Directional/complex wells

Case Study Examines Safely Exceeding Buckling Loads in Long Horizontal Wells

The general industry perception is that, when drillstrings or casing strings exceed conventional helical-buckling criteria, they cannot be operated safely in the hole because the risk of failure or lockup is too high.


The general industry perception is that, when drillstrings or casing strings exceed conventional helical-buckling criteria, they cannot be operated safely in the hole because the risk of failure or lockup is too high. However, some theoretical, experimental, and field case studies have shown that a tubular may be run in the hole even in a buckling state within safe limits.


Buckling occurs when the compressive load in a tubular exceeds a critical value, beyond which the tubular is no longer stable and deforms into a sinusoidal or helical shape. Sinusoidal buckling corresponds to a tube that snaps into a sinusoidal shape, and it is sometimes called lateral buckling, snaking, or two-dimensional buckling. Helical buckling corresponds to a tube that snaps into a helical (spiral) shape.

Recent studies have shown that the conventional sinusoidal- and helical-buckling criteria are accurate only in a perfect wellbore geometry because wellbore tortuosity and doglegs play a great role in the buckling phenomenon. An example is illustrated in Fig. 1, which shows that sinusoidal and helical buckling take place simultaneously despite the same compression; doglegs and tortuosity play an important role in the onset of buckling.

Fig. 1—An example of numerical buckling simulation from torque-and-drag software. Used in the model are 5-in. drillpipe in an 8½-in. tortuous horizontal wellbore, 10-lbm/gal mud, and a local dogleg severity of 3°/30 m.


Compression on the drillpipe is maximal when tripping in, running casing/liner, or performing slide drilling. Buckling may also occur when drilling with a rotary assembly with a large weight on bit (WOB). The critical helical-buckling load for a rotating pipe may be approximately 50% less than that obtained for a nonrotating pipe. The helical-buckling load is generally the load used in drillstring or casing design to define the limit upon which the tubular might be fully buckled, with the risk of getting stuck or with the risk of large bending stresses that may lead to failure. During well planning, if the compression in the drillstring exceeds the critical helical-buckling load, drilling engineers usually modify the drillstring design until this buckling does not occur. It is widely recognized that sinusoidal buckling is not harmful to a tubular, but helical buckling is generally perceived as a dangerous situation.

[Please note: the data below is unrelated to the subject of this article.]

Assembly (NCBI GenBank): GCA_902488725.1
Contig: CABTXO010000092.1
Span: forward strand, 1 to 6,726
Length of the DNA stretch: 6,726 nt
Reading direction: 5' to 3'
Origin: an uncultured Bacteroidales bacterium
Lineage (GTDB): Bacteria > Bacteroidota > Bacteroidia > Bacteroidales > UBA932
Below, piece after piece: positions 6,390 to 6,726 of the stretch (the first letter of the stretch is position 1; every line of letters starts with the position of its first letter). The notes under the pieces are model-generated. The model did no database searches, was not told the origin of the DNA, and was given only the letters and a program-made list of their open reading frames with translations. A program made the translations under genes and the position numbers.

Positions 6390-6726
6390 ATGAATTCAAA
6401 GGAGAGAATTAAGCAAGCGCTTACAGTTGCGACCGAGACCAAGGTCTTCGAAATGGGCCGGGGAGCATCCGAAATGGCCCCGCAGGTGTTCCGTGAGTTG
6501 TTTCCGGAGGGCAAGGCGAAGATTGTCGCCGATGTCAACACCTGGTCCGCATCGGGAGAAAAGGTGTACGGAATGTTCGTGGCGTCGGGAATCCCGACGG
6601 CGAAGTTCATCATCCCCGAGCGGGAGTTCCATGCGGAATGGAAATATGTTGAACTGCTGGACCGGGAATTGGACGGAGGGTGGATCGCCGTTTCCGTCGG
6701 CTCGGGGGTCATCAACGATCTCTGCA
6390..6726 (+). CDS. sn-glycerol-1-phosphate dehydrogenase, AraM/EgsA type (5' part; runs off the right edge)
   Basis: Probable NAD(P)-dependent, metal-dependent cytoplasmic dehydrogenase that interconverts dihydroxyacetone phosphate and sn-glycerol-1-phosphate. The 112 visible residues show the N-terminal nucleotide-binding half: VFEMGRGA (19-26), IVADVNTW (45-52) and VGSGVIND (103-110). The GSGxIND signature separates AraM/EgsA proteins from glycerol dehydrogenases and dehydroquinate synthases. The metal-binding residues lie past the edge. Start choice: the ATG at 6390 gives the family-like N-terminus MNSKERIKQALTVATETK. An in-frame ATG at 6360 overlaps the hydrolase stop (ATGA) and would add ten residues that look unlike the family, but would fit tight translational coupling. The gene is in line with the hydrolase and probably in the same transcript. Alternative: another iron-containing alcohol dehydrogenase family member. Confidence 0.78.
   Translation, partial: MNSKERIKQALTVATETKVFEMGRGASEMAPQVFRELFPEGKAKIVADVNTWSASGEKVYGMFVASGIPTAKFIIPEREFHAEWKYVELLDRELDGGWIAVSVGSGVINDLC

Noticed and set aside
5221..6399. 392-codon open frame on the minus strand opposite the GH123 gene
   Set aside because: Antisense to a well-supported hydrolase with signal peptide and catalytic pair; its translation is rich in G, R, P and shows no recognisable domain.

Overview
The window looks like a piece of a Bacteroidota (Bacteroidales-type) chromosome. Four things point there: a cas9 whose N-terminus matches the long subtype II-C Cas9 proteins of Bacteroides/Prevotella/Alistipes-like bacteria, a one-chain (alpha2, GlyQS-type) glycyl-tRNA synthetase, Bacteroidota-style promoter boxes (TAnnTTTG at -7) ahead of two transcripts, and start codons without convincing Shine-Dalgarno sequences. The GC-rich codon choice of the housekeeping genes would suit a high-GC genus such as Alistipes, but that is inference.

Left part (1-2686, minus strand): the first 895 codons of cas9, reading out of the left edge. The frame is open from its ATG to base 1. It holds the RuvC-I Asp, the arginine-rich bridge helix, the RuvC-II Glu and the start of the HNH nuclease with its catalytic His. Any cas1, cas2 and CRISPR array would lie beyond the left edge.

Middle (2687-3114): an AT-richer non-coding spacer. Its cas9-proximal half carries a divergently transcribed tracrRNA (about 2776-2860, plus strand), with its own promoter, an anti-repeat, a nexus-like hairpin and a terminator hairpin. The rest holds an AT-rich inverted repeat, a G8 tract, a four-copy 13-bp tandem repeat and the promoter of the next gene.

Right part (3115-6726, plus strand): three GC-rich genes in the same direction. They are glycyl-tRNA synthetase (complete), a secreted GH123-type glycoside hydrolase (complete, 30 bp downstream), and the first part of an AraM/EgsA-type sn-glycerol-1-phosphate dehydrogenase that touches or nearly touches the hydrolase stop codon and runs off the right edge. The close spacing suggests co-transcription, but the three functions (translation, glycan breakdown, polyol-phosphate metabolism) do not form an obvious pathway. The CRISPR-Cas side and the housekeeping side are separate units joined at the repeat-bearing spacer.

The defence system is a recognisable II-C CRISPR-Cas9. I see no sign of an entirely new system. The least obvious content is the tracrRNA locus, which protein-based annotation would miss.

Unconventional Plays—Bakken Wells

Williston basin’s Bakken field (Fig. 2) is one of the largest unconventional oil-shale resources in North America. Typical well design is to drill a 10,000-ft vertical section, drill a short build section (up to 10–15°/100 ft dogleg severity), set the 7-in. casing, and then drill a 10,000‑ft lateral section. The biggest drilling challenge has been the drilling of the long horizontal section and setting the 4½-in. liner. These well trajectories also have revealed the limitations of current buckling models used by the drilling industry.

Fig. 2—Map of Williston basin in North Dakota.


Case Study. Six wells were studied in this paper—Wells A, B, C, D, E, and F. Wells A, B, and C show a strong 3D turn during the build section, and Wells D, E, and F almost stay within the same vertical plane. Maximum dogleg severity reached in the build curves ranges from 12.8 to 17.2°/100 ft, and lateral-section lengths vary between 8,955 and 10,724 ft.

Drilling. A 5⅞-in. polycrystalline-diamond-compact bit coupled with a steerable-mud-motor bottomhole assembly was typically used to drill the Bakken formation. The drillstring consisted of 4-in. drillpipe and heavyweight drillpipe. Drilling operations with the steerable mud motor were conducted with an oscillation tool that oscillates or rocks the drillstring to the left or right to reduce axial drag. Instead of generating an axial drag while sliding, friction occurs along the tangential direction (torque) because of the oscillation from the surface. This technology has been shown to be effective in improving slide-drilling efficiency. The torque modeled is pretty close to the actual measurements, even though some torque fluctuations are observed. Those fluctuations, however, are mainly caused by actual WOB fluctuations. According to conventional helical-buckling criteria, helical buckling might occur between 9,000 and 9,600 ft. However, according to the authors’ buckling modeling, no helical buckling is observed during drilling along the drillstring and a maximum WOB of 20,000 lbf can be applied safely.